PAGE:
“Well, Liam Neeson Smith Jones III, it’s not that we didn’t want you, but it was luck of the draw, and we ended up carrying Isaac and Carrie instead. And we wanted you to be with someone who loved you, and we chose them special for you.” And then silently you think about how it’s hard to look at them and see their father’s eyes and your mother’s smile and hear the same laugh that runs in your dad’s side of the family.

I think it would be an awesome chance, and I’d love to do it, but it’s something I’m wrestling with emotionally. Giving up a child for adoption is hard. Giving up an embryo is slightly less hard, but still weird. Weird is a good word for it.

Scientific donation is on the docket as well, and if we’re able to do PGS on the embryos before sending them anywhere, it’s what we’d both want to do with any embryos not compatible with life. Just the same, if we don’t meet requirements for adoption, it’d be the second best choice, but it seems… wasteful. Not because I feel like it’d be murder for science, but because my god, I put so much WORK into those, and maybe they’ll help scientific advances or just be testing ground for a new resident, but it feels like they should at least become people first?

(I wonder if this is how an oak tree feels if its acorns fall on asphalt, and it’s just like “Motherf– DO YOU KNOW HOW MUCH WORK THOSE THINGS WERE???”)

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(oak tree when an acorn hits the pavement, played by Kristen Wiig)

That’s also why I’m not keen on the “eh, just trash ‘em” option. Those embryos are a culmination of two years of very hard work and physical and financial sacrifice. They are not going in anyone’s biohazard bag if I can help it.

I guess the hardest decision is whether or not we should reserve one for ourselves before donating the rest. If I were to get pregnant again, I wouldn’t want it to be until the twins are much older, and while your fertility doesn’t immediately bottom out once you hit 35, I’m already in a wonky spot where that’s  concerned. If Kyle and I want another biological child, these embryos are our best chance, and I’m having a hard time letting go of that overall.

We also know and have agreed that we want to adopt once our biological kids are older (read: 5+), preferably through the state foster system. So then the question becomes if we want five kids? I don’t think we do, and we both agree that we want to adopt, but

But.

But it’s just very difficult to let that go. The past six years of my life, up until March, I was so focused on getting and staying pregnant, and it just seems… weird and difficult to let it go.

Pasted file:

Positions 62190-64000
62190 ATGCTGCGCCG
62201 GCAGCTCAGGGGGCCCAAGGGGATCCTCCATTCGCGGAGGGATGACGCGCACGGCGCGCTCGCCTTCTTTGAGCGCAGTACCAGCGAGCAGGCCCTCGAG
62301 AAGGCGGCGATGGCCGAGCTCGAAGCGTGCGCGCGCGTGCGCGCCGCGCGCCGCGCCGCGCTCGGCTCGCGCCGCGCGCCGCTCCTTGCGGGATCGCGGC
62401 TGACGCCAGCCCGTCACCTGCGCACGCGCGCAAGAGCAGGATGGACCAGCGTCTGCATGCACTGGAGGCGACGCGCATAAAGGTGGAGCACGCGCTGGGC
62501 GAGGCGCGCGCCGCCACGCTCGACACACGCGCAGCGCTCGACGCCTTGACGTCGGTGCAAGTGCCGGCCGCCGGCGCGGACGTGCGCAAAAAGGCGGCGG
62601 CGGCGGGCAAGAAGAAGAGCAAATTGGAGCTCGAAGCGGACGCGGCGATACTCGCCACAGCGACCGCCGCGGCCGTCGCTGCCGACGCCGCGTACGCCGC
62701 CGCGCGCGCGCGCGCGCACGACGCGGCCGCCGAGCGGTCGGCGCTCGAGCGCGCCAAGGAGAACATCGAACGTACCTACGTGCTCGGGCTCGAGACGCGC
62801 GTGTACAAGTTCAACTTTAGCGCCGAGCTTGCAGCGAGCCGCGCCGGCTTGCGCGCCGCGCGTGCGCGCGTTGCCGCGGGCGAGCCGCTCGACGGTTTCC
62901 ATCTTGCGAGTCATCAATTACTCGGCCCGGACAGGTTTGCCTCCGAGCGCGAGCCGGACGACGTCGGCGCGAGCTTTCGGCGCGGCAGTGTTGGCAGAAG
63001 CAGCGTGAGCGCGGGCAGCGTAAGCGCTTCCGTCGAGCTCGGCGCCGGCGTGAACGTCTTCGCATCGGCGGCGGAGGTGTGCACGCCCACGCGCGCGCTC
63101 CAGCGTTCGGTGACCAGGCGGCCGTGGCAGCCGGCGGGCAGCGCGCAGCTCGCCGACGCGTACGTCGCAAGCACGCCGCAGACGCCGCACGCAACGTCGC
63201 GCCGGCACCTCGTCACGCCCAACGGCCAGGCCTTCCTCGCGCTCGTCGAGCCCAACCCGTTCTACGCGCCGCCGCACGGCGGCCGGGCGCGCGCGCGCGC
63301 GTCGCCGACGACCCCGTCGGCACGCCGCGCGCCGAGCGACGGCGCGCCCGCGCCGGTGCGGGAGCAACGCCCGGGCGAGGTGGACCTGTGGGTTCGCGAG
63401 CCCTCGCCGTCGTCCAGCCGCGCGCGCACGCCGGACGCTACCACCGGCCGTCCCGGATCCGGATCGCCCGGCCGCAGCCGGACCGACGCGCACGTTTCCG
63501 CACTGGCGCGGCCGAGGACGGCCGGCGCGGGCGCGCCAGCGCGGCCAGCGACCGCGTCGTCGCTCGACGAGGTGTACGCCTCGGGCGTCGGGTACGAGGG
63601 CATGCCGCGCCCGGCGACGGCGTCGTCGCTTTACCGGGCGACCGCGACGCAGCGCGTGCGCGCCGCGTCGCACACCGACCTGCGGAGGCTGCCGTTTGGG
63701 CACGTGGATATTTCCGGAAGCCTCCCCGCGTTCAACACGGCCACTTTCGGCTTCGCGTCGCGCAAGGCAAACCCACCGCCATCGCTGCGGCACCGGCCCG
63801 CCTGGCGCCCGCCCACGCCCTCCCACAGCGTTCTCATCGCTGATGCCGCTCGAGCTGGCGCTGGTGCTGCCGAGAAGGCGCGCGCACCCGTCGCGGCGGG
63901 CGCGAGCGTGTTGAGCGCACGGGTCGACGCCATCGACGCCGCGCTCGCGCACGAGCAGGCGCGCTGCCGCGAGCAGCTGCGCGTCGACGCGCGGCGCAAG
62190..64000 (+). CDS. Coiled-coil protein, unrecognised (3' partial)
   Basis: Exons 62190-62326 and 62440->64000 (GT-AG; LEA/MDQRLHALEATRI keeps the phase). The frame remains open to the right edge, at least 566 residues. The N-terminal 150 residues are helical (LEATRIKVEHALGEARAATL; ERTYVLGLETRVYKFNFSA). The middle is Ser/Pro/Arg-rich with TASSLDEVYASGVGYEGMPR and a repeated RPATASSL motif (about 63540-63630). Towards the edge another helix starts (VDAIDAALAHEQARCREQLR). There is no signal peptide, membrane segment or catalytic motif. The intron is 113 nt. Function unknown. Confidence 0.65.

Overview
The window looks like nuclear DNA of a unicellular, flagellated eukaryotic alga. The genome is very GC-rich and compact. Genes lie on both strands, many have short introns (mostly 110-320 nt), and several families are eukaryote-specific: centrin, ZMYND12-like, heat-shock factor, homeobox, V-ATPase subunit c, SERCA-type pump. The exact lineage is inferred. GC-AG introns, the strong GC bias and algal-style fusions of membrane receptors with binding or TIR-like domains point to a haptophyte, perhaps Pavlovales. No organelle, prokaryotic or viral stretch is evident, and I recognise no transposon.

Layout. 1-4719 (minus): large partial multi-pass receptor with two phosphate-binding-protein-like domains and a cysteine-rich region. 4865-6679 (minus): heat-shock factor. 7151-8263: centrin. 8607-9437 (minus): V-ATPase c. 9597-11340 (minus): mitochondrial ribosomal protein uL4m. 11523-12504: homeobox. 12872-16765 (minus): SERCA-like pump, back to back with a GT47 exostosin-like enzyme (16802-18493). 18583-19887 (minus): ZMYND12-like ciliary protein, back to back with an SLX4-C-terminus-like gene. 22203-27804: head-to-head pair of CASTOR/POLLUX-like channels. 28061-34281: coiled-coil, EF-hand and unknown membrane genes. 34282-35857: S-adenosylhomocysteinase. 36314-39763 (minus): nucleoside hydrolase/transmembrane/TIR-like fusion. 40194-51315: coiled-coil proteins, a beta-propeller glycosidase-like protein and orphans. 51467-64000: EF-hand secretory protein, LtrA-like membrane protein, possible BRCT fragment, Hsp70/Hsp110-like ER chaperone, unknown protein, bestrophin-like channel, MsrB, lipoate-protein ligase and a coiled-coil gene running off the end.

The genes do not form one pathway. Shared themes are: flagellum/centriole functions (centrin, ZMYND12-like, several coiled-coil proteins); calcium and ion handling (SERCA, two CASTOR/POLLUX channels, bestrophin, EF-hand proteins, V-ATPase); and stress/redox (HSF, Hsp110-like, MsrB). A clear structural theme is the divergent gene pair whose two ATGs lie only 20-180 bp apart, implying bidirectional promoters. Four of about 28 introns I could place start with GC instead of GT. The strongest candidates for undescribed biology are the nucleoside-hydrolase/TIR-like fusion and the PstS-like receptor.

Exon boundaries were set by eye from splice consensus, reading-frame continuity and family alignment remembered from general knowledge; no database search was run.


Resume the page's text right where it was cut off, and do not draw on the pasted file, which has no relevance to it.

Well. At the very least, I’m getting authorization for insurance to cover the cost of keeping the embryos stored for the next two years (Kyle said it’s my job to do that), because if nothing else, it’ll buy time to let go, to accept and embrace all of this, and to adjust.

Magic in a Jar of Dirt

So there’s a scene in one of the Pirates of the Caribbean movies where Jack Sparrow is trying to avoid Davy Jones. Tia Dalma, a voodoo priestess and otherwise witchy character, gives him a jar of dirt, as Davy Jones can’t set foot on land.

“Is the… jar of dirt going to help?” Jack asks, utterly skeptical.

Tia Dalma stares him down. “If you don’t want it, give it back.”

Jack clutches the jar to his chest protectively. “No.”

At that, Tia Dalma smiles and steps back. “Then it helps.”

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There’s a weird sort of power in that kind of talisman, in a real life kind of talisman. I don’t necessarily mean an actual power, but that comforting power… the idea that maybe this will help, that maybe it will make things go right. It’s come into play both in my infertility journey and in my parenting.

I had a lot of talismans for my infertility journey; the most important were green fingernails, for fertility, and my Princess Leia socks, for strength. I started wearing them this year, after last year’s IVF treatments kept falling flat on their faces. I don’t think they really necessarily did anything, but then again, I could be wrong. I wore them to my two embryo transfers in the first half of the year, but both of those failed. But then again, I also wore them to my egg retrieval and transfer for this actual pregnancy, so who knows? The point is that they made me feel better, good luck charms, if you will. They made me feel like I had some control over a situation that has long been completely out of my hands.

In truth, the success of this IVF cycle was a combination of things: Kyle’s semenalysis had much better results this go-around, we used the right medication cocktail, I took it easy and carefully throughout the earliest days. Did the socks and the fingernails have anything to do with it? Probably not; but you bet your ass that if something happened and I had to go through this again for any reason, I’d be wearing those Princess Leia socks and painting my nails green.

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(which is to say, next time, I’m totally going for beetle wing green)

Talismans, rituals, magic, all of that is pretty important when you have a little kid, too. They need things to comfort them, because they don’t always understand the world around them. It’s big. It’s weird. It’s sometimes scary. And they’re small and often powerless, so giving them something to hold onto that makes them feel more powerful, even if it’s not really magical or powerful… it helps.